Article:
Perhaps the science behind the discovery of endogenous opioids offers us a corollary. We came to better understand the common human experience of pain through examining the pharmacology of administered opiates and the subsequent discovery of endogenous opioid ligands, receptors and pathways that are predominantly responsible for and regulate the experience and perception of pain. Such may also be the case for understanding perception and consciousness.With the discovery of the endogenous hallucinogen N, N-dimethyltryptamine (DMT, 1, Figure 1), perhaps, as with the endogenous opioids, we have a similar opportunity to understand perception and consciousness. Recent research has stimulated a renewed interest in further study of this compound as a neuro-regulatory substance and, thus, a potential neuro-pharmacological target. Taking results from these and more classical studies of DMT biochemistry and pharmacology together, this report examines some of the past and current data in the field and proposes several new directions and experiments to ascertain the role of endogenous DMT.
A BRIEF HISTORY OF DMT
In terms of Western culture, DMT was first synthesized by a Canadian chemist, Richard Manske, in 1931 (Manske, 1931) but was, at the time, not assessed for human pharmacological effects. In 1946 the microbiologist Oswaldo Gonçalves de Lima discovered DMT’s natural occurrence in plants (Goncalves de Lima, 1946). DMT’s hallucinogenic properties were not discovered until 1956 when Stephen Szara, a pioneering Hungarian chemist and psychiatrist, extracted DMT from the Mimosa hostilis plant and administered the extract to himself intramuscularly (Szára, 1956). This sequence of events formed the link between modern science and the historical use of many DMT-containing plants as a cultural and religious ritual sacrament (McKenna et al., 1998), their effect on the psyche and the chemical structure of N, N-dimethyltryptamine.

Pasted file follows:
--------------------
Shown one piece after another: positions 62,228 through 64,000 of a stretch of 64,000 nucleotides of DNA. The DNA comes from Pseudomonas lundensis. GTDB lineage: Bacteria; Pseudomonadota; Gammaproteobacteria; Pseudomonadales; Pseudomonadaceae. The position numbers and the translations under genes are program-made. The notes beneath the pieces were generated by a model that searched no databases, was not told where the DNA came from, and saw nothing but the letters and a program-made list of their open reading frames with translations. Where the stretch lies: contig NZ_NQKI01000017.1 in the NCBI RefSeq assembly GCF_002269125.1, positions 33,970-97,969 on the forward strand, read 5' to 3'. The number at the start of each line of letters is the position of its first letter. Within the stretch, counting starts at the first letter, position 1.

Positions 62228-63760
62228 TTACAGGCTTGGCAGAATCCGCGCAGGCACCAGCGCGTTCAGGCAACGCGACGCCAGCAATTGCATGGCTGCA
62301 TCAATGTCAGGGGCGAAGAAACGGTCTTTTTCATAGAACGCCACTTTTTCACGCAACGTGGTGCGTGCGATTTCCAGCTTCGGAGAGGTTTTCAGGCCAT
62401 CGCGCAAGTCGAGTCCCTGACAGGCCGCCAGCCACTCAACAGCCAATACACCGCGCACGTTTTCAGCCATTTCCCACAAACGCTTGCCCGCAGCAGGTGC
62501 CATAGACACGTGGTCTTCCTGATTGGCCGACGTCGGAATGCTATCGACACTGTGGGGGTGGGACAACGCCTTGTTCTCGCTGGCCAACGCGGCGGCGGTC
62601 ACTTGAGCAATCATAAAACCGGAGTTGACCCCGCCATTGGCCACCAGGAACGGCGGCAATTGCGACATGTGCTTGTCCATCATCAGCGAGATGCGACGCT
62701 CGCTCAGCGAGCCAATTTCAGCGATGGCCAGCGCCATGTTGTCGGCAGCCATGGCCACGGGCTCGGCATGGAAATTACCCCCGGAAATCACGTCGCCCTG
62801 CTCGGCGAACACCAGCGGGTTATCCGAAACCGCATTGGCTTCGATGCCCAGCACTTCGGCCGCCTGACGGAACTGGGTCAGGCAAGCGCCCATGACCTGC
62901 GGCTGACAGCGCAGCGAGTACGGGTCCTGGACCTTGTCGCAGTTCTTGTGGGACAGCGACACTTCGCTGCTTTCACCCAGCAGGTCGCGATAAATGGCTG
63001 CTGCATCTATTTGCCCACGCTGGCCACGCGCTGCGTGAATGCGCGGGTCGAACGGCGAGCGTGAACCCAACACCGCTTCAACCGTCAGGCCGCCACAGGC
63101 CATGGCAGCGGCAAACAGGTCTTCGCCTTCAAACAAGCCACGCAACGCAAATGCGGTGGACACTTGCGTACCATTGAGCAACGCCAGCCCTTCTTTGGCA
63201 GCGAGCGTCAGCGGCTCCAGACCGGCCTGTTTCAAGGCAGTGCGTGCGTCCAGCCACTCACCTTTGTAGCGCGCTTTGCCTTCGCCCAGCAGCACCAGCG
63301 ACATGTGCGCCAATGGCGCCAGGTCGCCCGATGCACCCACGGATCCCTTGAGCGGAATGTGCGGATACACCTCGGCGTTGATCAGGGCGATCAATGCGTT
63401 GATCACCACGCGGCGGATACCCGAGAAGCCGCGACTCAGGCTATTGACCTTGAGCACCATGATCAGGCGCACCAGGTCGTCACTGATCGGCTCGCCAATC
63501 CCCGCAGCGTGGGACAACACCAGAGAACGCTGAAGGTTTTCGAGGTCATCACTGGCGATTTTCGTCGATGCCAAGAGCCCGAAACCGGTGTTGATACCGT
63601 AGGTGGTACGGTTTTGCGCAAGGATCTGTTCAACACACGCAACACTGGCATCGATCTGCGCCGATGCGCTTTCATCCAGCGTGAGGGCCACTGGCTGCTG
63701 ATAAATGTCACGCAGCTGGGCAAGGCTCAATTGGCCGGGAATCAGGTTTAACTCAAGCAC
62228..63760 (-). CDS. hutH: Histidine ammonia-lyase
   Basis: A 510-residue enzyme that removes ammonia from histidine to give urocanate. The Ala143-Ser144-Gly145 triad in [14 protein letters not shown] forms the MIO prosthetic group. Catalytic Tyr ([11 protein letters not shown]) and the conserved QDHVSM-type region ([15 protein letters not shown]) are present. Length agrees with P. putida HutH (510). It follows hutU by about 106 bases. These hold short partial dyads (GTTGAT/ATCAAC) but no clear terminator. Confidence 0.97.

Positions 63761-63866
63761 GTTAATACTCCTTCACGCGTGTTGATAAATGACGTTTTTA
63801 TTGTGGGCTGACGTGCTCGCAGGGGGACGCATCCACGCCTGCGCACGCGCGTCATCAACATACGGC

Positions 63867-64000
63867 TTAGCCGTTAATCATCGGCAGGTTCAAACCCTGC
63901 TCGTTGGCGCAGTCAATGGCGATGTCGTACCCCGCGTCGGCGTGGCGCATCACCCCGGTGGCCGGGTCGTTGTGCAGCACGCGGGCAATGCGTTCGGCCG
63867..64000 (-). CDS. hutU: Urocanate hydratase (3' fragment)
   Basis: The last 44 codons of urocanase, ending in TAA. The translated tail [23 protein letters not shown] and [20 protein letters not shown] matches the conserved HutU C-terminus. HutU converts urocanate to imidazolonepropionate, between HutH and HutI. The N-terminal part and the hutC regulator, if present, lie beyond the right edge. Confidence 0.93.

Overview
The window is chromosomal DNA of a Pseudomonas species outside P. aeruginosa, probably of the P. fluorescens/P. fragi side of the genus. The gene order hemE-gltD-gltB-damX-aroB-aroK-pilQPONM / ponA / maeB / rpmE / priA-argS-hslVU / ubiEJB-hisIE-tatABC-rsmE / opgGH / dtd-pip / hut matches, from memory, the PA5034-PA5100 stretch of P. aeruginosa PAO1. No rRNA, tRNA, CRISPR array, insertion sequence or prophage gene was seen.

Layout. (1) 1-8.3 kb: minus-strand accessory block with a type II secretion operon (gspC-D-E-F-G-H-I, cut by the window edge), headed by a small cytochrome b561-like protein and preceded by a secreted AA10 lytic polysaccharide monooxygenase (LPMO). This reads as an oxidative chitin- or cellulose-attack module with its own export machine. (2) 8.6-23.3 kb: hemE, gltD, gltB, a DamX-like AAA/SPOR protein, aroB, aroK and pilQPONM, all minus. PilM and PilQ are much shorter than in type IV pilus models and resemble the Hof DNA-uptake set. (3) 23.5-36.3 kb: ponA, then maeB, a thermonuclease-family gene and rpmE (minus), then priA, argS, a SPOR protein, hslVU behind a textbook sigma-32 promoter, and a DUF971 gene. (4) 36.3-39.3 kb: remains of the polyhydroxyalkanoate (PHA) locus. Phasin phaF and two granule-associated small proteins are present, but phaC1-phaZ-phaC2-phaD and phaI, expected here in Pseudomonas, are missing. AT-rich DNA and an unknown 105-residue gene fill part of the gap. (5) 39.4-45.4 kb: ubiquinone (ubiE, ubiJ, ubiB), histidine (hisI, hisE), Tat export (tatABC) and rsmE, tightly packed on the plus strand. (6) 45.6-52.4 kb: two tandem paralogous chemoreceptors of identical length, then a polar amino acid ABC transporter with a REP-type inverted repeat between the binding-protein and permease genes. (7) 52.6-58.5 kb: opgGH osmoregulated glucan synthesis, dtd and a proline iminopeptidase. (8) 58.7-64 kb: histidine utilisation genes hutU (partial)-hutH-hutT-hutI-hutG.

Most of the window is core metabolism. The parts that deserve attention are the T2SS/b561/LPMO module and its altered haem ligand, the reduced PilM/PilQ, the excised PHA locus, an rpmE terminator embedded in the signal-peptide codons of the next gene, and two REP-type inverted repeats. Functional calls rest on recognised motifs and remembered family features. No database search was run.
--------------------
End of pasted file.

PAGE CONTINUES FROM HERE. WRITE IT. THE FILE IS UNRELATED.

The discovery of a number of hallucinogens in the 1950’s and observations of their effects on perception, affect and behavior prompted hypotheses that the syndrome known as schizophrenia might be caused by an error in metabolism that produced such hallucinogens in the human brain, forming a schizoor psycho-toxin (Osmond and Smythies, 1952). The presence of endogenous hallucinogenic compounds, related mainly to those resembling dopamine (mescaline) or serotonin (DMT), were subsequently sought. Although several interesting new FIGURE 1 | Structure of N, N-dimethyltryptamine (DMT, 1). compounds were found, the only known hallucinogens isolated were those derived from tryptophan (DMT, and 5-methoxy- DMT). Data were subsequently developed illustrating pathways for their endogenous synthesis in mammalian species, including humans. Over 60 studies were eventually undertaken in an attempt to correlate the presence or concentration of these compounds in blood and/or urine with a particular psychiatric diagnosis (for a review see Barker et al., 2012). However, there has yet to be any clear-cut or repeatable correlation of the presence or level of DMT in peripheral body fluids with any psychiatric diagnosis. Nonetheless, the discovery of endogenous hallucinogens and the possibilities rendered in various hypotheses surrounding their role and function inmental illness, normal and “extraordinary” brain function spurred further research into the mechanisms for their biosynthesis, metabolism and mode of action as well as for their known and profound effects on consciousness (Mishor et al., 2011; Araújo et al., 2015).